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Year : 2018  |  Volume : 33  |  Issue : 2  |  Page : 158-160  

Lumbar Gout Tophus Mimicking Epidural Abscess with Magnetic Resonance Imaging, Bone, and Gallium Scans


1 Department of Nuclear Medicine, University Hospital Infanta Cristina, Badajoz, Spain
2 Department of Orthopedic Surgery, University Hospital Ramón Y Cajal, Madrid, Spain
3 Department of Orthopaedic Surgery, University Hospital Infanta Cristina, Badajoz, Spain

Date of Web Publication15-Mar-2018

Correspondence Address:
Dr. Justo Serrano Vicente
Department of Nuclear Medicine, University Hospital Infanta Cristina, Badajoz
Spain
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Source of Support: None, Conflict of Interest: None


DOI: 10.4103/ijnm.IJNM_139_17

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   Abstract 


Gout is a common metabolic disorder, typically diagnosed in peripheral joints. Tophaceous deposits in lumbar spine are a very rare condition with very few cases reported in literature. The following is a case report of a 52-year-old patient with low back pain, left leg pain, and numbness. Serum uric acid level was in normal range. magnetic resonance imaging, bone scan, and gallium-67 images suggested an inflammatory-infectious process focus at L4. After a decompressive laminectomy at L4–L5 level, histological examination showed a chalky material with extensive deposition of amorphous gouty material surrounded by macrophages and foreign-body giant cells (tophaceous deposits).

Keywords: Bone scintigraphy, gallium-67, gout tophus, low back pain, lumbar spine, magnetic resonance imaging


How to cite this article:
Vicente JS, Gómez AL, Moreno RL, Infante Torre JR, Bernardo LG, Rayo Madrid JI. Lumbar Gout Tophus Mimicking Epidural Abscess with Magnetic Resonance Imaging, Bone, and Gallium Scans. Indian J Nucl Med 2018;33:158-60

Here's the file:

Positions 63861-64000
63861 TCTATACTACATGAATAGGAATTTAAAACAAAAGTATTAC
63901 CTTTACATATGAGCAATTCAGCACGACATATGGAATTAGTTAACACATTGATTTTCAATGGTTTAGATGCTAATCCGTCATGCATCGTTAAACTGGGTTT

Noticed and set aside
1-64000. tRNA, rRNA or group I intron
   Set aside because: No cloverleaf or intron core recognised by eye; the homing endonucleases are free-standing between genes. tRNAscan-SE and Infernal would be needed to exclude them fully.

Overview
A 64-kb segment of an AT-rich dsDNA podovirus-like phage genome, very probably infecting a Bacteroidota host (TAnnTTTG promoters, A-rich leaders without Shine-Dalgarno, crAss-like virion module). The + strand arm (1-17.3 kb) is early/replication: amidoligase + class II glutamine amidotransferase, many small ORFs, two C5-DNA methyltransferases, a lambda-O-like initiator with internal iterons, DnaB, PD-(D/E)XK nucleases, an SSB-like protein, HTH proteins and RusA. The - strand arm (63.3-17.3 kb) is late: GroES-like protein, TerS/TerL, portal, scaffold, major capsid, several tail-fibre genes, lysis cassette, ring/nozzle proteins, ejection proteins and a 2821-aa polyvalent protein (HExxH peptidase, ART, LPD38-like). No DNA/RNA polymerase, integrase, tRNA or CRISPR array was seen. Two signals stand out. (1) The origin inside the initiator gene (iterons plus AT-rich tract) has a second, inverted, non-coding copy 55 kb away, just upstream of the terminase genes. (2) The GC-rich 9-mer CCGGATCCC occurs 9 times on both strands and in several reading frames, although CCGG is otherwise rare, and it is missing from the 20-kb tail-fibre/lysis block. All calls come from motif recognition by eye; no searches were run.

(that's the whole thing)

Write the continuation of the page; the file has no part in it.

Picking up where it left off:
How to cite this URL:
Vicente JS, Gómez AL, Moreno RL, Infante Torre JR, Bernardo LG, Rayo Madrid JI. Lumbar Gout Tophus Mimicking Epidural Abscess with Magnetic Resonance Imaging, Bone, and Gallium Scans. Indian J Nucl Med [serial online] 2018 [cited 2019 Dec 8];33:158-60. Available from: http://www.ijnm.in/text.asp?2018/33/2/158/227495



We present a 52-year-old male was admitted at our hospital with acute low back and left leg pain and numbness and fever in the evening hours of 2 weeks duration. His prior medical history included obesity, hay fever, and dust allergy. Physical examination revealed no fever, clear lungs, and normal heart sounds. Biochemical findings showed only an elevated glucose level and C-reactive protein level (18.3 mg/dl, [normal range: 0.1–0.6]). Serum uric acid level and all other laboratory test were in a normal range. Chest radiographs were unremarkable. Lumbar spine plain radiographs showed faint degenerative facet arthropathy on vertebral bodies that did not explain the symptomatology. A lumbar magnetic resonance imaging (MRI) was requested showing lumbar posterior epidural collection L3–L4, extending into spinal canal, resembling an epidural and facet abscess with paraspinal soft-tissue collection [Figure 1]. This abnormal structure showed hypointense signal in T1- [Figure 1]a and T2- [Figure 1]b weighted sequences. Intense enhancement was showed by this collection and adjacent soft tissues after administration of contrast medium [Figure 1]c. Blood cultures were sterile and serological test for  Brucella More Details, Borrelia,  Salmonella More Details, hepatitis B and C viruses ( BHV and CHV) were negative. Mantoux was also negative.
Figure 1: Lumbar magnetic resonance imaging of sagittal slices with different signals T1-weighted (a), T2-weighted (b) and after administration of gadolinium (c)

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Images of bone and gallium 67 were requested to discard a discitis. In the [Figure 2], we can see whole-body bone [Figure 2]a and [Figure 2]b and gallium scans [Figure 2]c and [Figure 2]d with slight pathological uptake at L4 on bone scintigraphy but intense in gallium67 image. In addition, we can see serial uptakes in the costovertebral and intervertebral junctions that suggested a diffuse idiopathic skeletal hyperostosis (DISH or Forestier disease) that could contribute to the back pain. In the right side of [Figure 2]e, we show tomographic transaxial, sagittal, and coronal slices of gallium 67 single photon emission computed tomography (SPECT) that locate the uptake at the posterior aspects of L4. Both studies suggested an inflammatory-infectious focus at L4. Descompressive laminectomy at L4–L5 level was performed and revelead a white cheesy material with spinal canal stenosis and dural sac compression.